Interviews

Susan Henning, PT, PRC

How did you become interested in PRI and when did you attend your first course?

This story begins in the late 1990's.  Kyndy Boyle was a member of our year long Maitland Joint Mobilization Training group.  She took a class with a man who talked a lot about hamstrings and she found it interesting.  She shared her thoughts with our group -although we were all about joints, not muscles - and she went on to present about this new idea to our local Triangle Orthopaedic Study Group.  This was a very different approach to rehab! In 2002 or 3, Kyndy, now a professor with the new Elon University PT program, brought Ron Hruska to participate in an extracurricular Elon University program open to local PT's.  I attended the lecture he presented and recognized then that complicated and conception challenging as it was, this was the most comprehensive, bio mechanical and holistic methodology I had encountered in some 15 years of PT experience. 

Our clinic, Advance Physical Therapy, became a certified PRI clinic in 2008 when Joe Belding, my colleague, and I both went through the PRI certification process.  This exacting process gave a quantum leap in my understanding of and ability to apply PRI concepts.  Now, 15 years later, I do not find any other rehabilitation approach which comes close to the breadth and depth and effectiveness of Postural Restoration.  It provides a constant expansion of insight, of integration and of perception of the incredible complexity of our experience of living.

What would you say to other PTs who are considering taking a PRI class or becoming PRI Certified?

Postural Restoration is at the cutting edge within the medical field, and it will continue to evolve.  Someday, this framework will be recognized for the reality it represents and asymmetry, right dominant patterned movement, and system integration will be widely accepted and utilized.  The concepts are intricate, and it takes time to shift from a one to a three dimensional, integrative  perspective.  But it is worth the effort and time, and will enhance your practice  and your thought processing in remarkable ways.

What is the typical patient you see in your clinic?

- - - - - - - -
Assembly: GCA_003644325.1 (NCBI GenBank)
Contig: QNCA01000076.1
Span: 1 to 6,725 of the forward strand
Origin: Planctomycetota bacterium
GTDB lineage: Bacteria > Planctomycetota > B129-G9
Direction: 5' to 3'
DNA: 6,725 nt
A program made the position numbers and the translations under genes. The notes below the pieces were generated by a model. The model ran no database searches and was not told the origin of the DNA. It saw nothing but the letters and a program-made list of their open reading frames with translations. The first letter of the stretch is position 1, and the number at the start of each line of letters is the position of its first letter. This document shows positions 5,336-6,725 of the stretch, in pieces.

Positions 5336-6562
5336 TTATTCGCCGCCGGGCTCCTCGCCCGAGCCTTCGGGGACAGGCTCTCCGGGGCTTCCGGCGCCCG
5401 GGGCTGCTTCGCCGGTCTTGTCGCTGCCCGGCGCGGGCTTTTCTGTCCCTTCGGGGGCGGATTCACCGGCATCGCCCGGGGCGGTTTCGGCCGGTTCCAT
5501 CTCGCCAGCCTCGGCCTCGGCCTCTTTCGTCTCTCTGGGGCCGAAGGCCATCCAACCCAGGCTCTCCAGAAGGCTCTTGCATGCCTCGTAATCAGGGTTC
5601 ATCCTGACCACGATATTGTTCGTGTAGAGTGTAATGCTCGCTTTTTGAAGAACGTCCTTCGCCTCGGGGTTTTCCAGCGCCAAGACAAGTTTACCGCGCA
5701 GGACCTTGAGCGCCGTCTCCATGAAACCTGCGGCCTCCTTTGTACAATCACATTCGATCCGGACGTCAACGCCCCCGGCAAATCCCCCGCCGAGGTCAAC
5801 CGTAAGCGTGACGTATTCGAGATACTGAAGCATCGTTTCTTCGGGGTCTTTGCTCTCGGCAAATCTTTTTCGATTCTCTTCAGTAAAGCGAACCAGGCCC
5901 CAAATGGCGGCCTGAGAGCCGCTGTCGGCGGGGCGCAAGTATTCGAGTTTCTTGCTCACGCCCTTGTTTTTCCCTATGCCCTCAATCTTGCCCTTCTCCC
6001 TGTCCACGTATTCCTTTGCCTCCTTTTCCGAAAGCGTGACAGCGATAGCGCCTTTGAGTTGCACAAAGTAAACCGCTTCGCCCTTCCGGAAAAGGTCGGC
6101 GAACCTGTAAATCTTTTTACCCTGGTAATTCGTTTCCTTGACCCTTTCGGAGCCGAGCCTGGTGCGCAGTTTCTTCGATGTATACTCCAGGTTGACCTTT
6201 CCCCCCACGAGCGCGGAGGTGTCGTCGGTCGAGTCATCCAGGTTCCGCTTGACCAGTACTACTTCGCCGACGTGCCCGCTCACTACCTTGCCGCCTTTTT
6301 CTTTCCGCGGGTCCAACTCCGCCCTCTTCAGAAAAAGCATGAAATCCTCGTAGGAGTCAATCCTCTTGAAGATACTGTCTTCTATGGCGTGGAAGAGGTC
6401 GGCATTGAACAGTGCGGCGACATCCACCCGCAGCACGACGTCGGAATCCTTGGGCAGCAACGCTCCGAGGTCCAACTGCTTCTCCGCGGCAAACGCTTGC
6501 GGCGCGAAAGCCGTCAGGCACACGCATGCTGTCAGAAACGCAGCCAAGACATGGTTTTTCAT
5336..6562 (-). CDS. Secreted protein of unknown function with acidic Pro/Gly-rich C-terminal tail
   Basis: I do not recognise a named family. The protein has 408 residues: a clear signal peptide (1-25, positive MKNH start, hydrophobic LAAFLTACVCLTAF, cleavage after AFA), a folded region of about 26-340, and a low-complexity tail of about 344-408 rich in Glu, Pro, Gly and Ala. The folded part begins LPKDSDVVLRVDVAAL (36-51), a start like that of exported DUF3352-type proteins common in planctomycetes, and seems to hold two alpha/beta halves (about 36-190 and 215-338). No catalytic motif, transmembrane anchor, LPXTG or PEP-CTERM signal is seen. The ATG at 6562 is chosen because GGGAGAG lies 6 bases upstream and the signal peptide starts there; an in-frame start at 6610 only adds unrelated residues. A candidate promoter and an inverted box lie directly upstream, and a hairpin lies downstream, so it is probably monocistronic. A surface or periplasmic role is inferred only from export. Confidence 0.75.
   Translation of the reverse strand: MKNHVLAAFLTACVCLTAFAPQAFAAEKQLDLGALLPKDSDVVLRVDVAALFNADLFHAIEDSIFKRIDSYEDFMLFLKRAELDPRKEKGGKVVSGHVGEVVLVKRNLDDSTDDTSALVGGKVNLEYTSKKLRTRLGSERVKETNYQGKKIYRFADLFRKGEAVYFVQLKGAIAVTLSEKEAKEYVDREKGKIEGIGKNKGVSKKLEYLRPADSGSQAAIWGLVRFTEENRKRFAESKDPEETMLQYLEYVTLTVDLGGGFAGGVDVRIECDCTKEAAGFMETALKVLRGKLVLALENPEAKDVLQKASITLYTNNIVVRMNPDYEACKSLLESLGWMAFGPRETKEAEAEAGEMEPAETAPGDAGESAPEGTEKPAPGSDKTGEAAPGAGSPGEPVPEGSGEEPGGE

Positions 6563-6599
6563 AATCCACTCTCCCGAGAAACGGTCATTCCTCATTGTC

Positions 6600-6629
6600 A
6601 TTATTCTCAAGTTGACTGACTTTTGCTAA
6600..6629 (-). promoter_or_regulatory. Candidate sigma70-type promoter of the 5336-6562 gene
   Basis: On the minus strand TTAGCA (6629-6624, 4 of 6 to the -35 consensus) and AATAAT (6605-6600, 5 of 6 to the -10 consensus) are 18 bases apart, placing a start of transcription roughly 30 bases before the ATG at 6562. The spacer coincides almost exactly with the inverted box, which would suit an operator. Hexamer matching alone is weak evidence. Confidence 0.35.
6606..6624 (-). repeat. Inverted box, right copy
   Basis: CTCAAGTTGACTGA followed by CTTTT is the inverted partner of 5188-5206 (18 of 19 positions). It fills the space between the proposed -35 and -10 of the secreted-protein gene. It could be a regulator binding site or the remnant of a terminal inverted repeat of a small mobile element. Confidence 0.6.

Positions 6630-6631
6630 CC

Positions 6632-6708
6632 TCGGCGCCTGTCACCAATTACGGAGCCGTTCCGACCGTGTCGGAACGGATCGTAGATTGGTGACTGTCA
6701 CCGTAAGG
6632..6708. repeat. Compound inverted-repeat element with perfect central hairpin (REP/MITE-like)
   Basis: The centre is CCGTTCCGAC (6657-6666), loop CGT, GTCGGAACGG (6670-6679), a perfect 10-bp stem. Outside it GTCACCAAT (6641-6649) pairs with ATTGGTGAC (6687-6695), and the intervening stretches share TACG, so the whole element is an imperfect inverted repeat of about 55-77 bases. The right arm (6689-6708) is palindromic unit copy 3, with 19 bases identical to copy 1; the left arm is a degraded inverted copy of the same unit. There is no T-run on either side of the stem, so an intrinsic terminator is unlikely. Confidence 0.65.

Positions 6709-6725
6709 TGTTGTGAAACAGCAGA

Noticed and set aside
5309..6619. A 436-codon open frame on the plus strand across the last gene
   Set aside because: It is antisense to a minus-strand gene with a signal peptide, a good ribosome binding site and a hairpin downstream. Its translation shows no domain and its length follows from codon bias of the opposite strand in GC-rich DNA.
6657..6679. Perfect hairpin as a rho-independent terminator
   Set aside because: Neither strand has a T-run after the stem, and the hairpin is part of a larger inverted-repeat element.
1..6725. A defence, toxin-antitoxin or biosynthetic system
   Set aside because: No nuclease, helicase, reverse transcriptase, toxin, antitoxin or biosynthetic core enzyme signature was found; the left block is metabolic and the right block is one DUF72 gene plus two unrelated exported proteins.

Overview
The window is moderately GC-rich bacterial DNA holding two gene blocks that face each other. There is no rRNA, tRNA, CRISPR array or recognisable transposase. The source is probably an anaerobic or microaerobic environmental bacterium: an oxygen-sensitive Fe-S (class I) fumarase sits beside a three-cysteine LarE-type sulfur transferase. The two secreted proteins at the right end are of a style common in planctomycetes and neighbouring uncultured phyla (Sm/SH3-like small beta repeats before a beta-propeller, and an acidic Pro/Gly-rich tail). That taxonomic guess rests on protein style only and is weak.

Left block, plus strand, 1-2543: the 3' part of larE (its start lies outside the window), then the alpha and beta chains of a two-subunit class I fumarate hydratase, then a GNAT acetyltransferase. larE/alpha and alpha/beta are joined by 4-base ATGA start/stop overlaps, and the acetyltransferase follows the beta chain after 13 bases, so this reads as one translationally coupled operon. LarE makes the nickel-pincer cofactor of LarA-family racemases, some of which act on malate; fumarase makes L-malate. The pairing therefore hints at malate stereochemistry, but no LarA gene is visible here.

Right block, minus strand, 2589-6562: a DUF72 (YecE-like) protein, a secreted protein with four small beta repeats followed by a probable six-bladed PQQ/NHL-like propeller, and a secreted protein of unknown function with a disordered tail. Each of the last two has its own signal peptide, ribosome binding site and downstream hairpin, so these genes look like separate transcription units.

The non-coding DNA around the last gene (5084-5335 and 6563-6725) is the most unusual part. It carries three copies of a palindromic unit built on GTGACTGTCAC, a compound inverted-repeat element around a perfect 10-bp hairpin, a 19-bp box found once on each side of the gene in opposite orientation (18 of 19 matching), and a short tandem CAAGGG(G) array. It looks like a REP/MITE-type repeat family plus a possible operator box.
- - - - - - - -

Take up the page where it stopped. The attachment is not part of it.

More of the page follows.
Advance Physical Therapy is a PT owned private practice.  We treat a varied patient population: from infants to the elderly, having a wide range of concerns.  Three of our therapists, me included, specialize in the treatment of scoliosis.  About 65 percent of my current patient population has scoliosis as a primary concern or as a contributor to pain and dysfunction. The patients I treat typically range in age from preteen to elderly.  A majority of our patients come to us by word of mouth.  These folks tend to be interested in their health and wellbeing and motivated to work on challenging therapeutic activities.

What sparked your fire on the research and treatment of Scoliosis (Schroth, PRI, any other Info?)

The fourth and last day of the Advanced Integration course culminates in a discussion of scoliosis.  My first experience of this conceptual coming together of triplanar lower body/upper body/ respiration and patterning was 2005.  Each year at Advanced Integration, my interest in this complex, whole body, compensatory development became more acute.

In 2006, a 14 year old girl with scoliosis came to me for treatment.  I knew at this age she was especially vulnerable for curve progression.  I also knew that our work together would affect her entire life ahead of her and I was not wanting to make any mistakes!  I sent her to Ron for consultation and followed his advice in progressing her.  Her curve reduced from 40 degree Cobb angle to 27 degree Cobb angle.  This was a heartening experience!

My German husband noticed this interest.  He learned of the German Schroth Method for scoliosis rehab, practiced in Europe for nearly 80 years but practically unknown in the United States. He encouraged me to pursue this specially by taking one of the 2 trainings available in the United States.  My colleague, Jean Massé and I attended a 10 day scoliosis specific training in the Schroth Methodology taught by Beth Janssen, PT and Patti Orthwein, PT. This course was developed by Dr. Manuel Rigo of the Barcelona Scoliosis Physical Therapy School who learned these techniques from Christa Lenhert-Schroth, the daughter of the originator of the work, Katharine Schroth.

The "3D" asymmetrical concepts we learned in this scoliosis specific course corresponded in many ways with the fundamental principles of Postural Restoration.  Although PRI was more  bio mechanically sophisticated, the Schroth Method added invaluable perspectives on evaluation of specific curvatures, clinical reasoning for treatment of these specific curve types, postural and movement precautions and an emphasis on kinesthetic self awareness of body position and breath.

Preparation for my presentation at the 2014 Interdisciplinary Symposium entitled: "The Influence of Position and Breath in Treatment of Curvatures of the Spine Utilizing PR and the Schroth methodologies" gave me an opportunity to delve deeply into these two approaches.

Shortly after this Symposium, I attended my first SOSORT meeting in Wiesbaden, Germany.  SOSORT is an international organization of doctors, orthotists and PT's interested in the conservative treatment of scoliosis. Each yearly conference is scheduled in a different country.  Presenters share their research. My abstract was accepted for a poster presentation.  I met many interesting people and heard many interesting presentations. The highlight of this event for me was meeting and visiting with Krista Lehnert-Schroth, daughter of the originator, Katharine Schroth, and author of the book, "Three Dimensional Treatment for Scoliosis".  In 2016, I again attended the SOSORT meeting- this year in Banff, Canada.  Here I met a PT educator, author and researcher, Dr. Josette Bettany-Saltikov, who expressed sincere interest in the PRI approach.  In December of 2016, Dr. Bettany-Saltikov offered me the opportunity to write a chapter on the Postural Restoration approach for the book she was co-editing entitled, "Innovations in Spinal Deformities and Postural Disorders.  My colleagues, Jean Massé and Lisa Mangino cooperated in this endeavor.